One of the main reasons employees leave their jobs is the feeling of being unfairly compensated. When employees are paid fairly for their efforts and contributions compared to their colleagues, it reduces the likelihood of them seeking more equitable treatment elsewhere. This helps increase employee loyalty and reduces the costs and disruptions associated with hiring and training new staff, leading to a more stable and productive work environment.

    Attracts top talent

    Pay equity signals a commitment to fairness, diversity and inclusion, which are increasingly essential values for job seekers. Prospective employees want to work in environments where they feel valued and know they will be compensated fairly, regardless of their background or identity. Organizations known for their equitable practices will be more competitive in the job market, which will help them attract a more diverse and skilled workforce.

    Pay equity and compliance

    Pay equity and compliance are intrinsically linked, with laws designed to prevent discrimination and ensure fairness in the workplace. These laws require employers to provide equal pay for equal work, mandating that compensation decisions be made in a manner that equally values work of equal importance, regardless of who performs it.

    The Equal Pay Act of 1963

    The Equal Pay Act of 1963 is a landmark U.S. labor law prohibiting wage discrimination based on sex. It states that men and women in the same workplace should be given equal pay for equal work, which includes jobs that require substantially equal skill, effort and responsibility and are performed under similar working conditions. This act was a significant step towards addressing gender-based pay disparities, eliminating wage inequality and promoting fairness in the labor market.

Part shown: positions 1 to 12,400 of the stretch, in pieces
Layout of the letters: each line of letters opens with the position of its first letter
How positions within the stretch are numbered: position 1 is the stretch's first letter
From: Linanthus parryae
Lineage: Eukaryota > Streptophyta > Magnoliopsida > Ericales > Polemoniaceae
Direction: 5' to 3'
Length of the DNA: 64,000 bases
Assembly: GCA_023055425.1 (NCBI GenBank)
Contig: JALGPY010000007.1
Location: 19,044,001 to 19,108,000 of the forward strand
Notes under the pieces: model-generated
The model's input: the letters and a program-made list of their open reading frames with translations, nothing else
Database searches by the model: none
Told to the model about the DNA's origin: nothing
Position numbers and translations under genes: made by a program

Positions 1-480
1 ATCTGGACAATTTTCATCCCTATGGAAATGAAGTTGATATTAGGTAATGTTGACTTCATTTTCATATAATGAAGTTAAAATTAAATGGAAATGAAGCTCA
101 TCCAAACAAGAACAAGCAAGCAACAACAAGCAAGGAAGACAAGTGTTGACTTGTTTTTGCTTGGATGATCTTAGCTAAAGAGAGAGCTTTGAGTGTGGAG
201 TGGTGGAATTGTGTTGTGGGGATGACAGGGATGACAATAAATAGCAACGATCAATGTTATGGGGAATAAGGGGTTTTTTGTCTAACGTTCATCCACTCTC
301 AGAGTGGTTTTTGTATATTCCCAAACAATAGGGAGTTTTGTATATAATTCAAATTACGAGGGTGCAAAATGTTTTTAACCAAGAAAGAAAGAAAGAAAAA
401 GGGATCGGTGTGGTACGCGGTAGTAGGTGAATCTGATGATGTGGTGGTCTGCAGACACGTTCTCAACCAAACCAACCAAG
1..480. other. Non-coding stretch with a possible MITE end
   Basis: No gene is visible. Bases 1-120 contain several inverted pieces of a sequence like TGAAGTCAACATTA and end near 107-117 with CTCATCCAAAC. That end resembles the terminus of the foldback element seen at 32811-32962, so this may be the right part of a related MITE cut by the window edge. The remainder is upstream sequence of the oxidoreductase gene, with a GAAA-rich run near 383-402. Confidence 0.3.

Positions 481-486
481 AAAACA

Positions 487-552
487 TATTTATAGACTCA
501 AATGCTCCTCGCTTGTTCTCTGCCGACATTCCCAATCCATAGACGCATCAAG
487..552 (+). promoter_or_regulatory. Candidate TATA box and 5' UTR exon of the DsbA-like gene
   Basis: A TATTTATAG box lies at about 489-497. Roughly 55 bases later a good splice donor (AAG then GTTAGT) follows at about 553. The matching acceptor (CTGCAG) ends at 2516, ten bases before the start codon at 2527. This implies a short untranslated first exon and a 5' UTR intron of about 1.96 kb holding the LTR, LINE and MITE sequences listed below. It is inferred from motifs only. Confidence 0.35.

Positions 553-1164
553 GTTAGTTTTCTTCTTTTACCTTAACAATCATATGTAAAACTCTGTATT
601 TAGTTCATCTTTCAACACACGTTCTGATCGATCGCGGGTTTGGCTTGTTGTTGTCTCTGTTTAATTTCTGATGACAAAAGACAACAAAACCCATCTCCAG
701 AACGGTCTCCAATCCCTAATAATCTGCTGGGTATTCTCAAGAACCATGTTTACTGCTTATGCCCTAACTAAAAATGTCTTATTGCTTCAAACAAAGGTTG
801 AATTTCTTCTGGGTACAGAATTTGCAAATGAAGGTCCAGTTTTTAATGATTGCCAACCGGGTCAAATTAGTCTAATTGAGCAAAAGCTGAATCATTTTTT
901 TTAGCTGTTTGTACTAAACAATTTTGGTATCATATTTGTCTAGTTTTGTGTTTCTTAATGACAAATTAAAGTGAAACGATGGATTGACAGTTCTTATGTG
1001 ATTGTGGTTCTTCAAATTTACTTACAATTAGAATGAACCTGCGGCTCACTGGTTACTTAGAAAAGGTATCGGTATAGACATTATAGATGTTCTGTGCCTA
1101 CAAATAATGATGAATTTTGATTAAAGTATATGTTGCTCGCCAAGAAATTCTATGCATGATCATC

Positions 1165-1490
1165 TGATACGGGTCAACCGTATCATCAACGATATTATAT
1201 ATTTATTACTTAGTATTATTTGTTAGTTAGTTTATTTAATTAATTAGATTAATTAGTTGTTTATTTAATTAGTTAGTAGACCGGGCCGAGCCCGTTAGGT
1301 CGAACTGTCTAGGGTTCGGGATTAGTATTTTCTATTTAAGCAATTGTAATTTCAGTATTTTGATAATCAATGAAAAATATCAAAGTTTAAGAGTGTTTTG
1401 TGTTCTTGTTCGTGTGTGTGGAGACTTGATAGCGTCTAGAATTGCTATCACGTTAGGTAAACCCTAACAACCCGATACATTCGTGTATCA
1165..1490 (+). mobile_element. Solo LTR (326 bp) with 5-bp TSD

Civil Rights Act of 1964, Title VII

    This foundational federal law prohibits employment discrimination based on race, color, religion, sex and national origin. It applies to a wide range of employment practices, including hiring, firing, promotions, salary and training, among other things. Title VII also established the Equal Employment Opportunity Commission (EEOC) to enforce these protections, making it a cornerstone in the fight against workplace discrimination.

    Additional laws promoting pay equity in 2024

    Additional federal laws exist to promote pay equity and prevent workplace discrimination, working together to create a comprehensive approach to address these issues.